Ratings comeback: There is no dancing in the end zone yet, but the NFL is seeing a post-election day bump in its TV ratings. The total Nielsen overnight ratings for NFL telecasts in Week 11 of the season were up 3% compared with last year, the first time in the 2016 season that viewing has increased. The most pronounced drops had been in the network prime-time games. Analysts have offered many explanations, including boring match-ups and cord cutting by consumers. Then there was the presidential election, which drew intense interest.
Bond blues: The market for tax-free municipal bonds, a favorite of many Californians seeking decent interest income, faces a rough road after Donald Trump's White House victory. Bond prices have tumbled over the last two weeks, driving yields up and lowering the value of bonds held by investors. In part, the market fears that Trump and the GOP-controlled Congress will push tax reform measures that could make munis much less attractive to investors. A worst-case scenario, now revived, is that Congress could start taxing muni bond interest, though analysts doubt that will happen.
WHAT WE'RE READING
And some recent stories from other publications that caught our eye:
IPO go slow: Quartz says this has been the worst year for initial public offerings since the Great Recession. "Only 49 companies headquartered in the U.S. had completed public offerings through the third quarter, raising a combined $7.2 billion."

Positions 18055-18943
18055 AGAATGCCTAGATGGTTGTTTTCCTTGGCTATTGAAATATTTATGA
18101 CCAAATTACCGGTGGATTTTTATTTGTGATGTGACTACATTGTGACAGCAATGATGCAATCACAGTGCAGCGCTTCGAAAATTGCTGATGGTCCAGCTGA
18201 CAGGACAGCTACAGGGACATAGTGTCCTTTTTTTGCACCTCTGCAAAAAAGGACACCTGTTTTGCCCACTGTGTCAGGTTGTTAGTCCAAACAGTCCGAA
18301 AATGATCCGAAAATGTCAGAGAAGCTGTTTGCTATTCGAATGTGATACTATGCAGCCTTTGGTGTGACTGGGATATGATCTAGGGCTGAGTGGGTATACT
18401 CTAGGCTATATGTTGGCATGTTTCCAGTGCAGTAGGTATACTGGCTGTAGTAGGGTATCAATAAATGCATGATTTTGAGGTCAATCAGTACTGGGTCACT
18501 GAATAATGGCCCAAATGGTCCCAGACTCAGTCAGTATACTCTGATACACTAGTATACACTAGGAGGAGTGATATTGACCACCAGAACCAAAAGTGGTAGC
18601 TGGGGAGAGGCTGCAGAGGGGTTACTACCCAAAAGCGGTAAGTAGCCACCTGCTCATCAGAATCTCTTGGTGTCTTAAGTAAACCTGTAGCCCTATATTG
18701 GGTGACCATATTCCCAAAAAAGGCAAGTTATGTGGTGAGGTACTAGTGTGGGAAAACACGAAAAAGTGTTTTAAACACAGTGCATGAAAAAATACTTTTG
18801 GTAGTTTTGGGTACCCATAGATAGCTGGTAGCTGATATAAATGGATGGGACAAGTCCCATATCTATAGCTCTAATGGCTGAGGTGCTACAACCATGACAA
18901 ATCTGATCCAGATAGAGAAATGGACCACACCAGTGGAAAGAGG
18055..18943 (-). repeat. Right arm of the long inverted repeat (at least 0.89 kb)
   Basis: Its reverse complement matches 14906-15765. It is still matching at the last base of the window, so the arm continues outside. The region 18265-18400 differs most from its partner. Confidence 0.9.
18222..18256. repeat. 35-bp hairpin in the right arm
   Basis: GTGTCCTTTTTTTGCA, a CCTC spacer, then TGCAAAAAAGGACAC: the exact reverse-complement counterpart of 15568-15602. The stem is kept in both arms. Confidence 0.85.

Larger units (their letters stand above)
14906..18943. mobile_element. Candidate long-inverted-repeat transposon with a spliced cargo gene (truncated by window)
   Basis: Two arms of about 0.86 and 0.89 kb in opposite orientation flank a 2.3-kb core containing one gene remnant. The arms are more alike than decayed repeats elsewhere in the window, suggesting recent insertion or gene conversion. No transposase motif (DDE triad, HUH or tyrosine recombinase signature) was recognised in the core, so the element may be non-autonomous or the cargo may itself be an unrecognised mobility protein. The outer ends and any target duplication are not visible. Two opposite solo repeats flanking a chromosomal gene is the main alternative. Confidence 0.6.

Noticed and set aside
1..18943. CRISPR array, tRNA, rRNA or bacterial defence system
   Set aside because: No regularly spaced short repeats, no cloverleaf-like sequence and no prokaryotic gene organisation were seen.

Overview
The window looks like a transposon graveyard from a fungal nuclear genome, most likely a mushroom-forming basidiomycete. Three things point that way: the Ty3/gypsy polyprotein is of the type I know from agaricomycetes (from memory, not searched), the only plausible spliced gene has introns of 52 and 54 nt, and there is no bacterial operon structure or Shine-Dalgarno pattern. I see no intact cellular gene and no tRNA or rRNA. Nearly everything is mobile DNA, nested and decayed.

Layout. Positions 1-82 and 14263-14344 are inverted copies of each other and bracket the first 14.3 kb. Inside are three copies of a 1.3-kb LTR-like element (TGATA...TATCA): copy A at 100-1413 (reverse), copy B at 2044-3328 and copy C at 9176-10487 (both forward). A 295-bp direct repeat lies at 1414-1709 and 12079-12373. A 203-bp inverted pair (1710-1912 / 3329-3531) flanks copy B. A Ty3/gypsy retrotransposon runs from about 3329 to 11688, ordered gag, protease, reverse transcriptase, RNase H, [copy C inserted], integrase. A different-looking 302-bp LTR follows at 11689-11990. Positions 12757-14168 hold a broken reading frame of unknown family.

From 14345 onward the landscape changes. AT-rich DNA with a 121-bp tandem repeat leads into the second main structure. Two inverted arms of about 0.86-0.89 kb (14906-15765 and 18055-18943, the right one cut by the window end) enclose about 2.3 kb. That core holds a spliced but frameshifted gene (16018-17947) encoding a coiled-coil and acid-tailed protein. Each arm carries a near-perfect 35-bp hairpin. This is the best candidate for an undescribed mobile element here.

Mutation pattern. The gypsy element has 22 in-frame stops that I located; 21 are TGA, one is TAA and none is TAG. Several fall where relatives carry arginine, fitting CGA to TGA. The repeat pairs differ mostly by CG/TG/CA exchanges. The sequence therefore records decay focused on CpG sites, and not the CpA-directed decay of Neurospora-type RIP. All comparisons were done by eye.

Texas tea: Bloomberg pays a visit to the Permian Basin in West Texas, where billions of barrels of oil may be waiting. It could be "the single largest U.S. unconventional crude accumulation ever assessed," worth nearly $900 billion.
Daisy, Daisy: Fast Company notes that artificial intelligence is here, and we may have already lost control. "It's not clear even from a technical perspective that every aspect of AI algorithms can be understood by humans," says one expert.
Job security: Vanity Fair casts its eye on the banking industry and finds that things are looking up. No longer do bankers face the constant "fear of coming into work and shortly thereafter being laid off."
Totally tubular: According to Wired, the reign of silicon in the tech industry may be coming to an end. Say hello to carbon nanotubes that could "be used to make chips that are six to 10 times faster than today's silicon-based variety — and use far less electricity."
Since Monday marks a return to work for many of us after a holiday break, here's the deliriously loopy "Happy Working Song" from "Enchanted," a cunningly sugarcoated subversion of the Disney princess genre.
For the latest money news, go to www.latimes.com/business. Until next time, I'll see you in the Business section.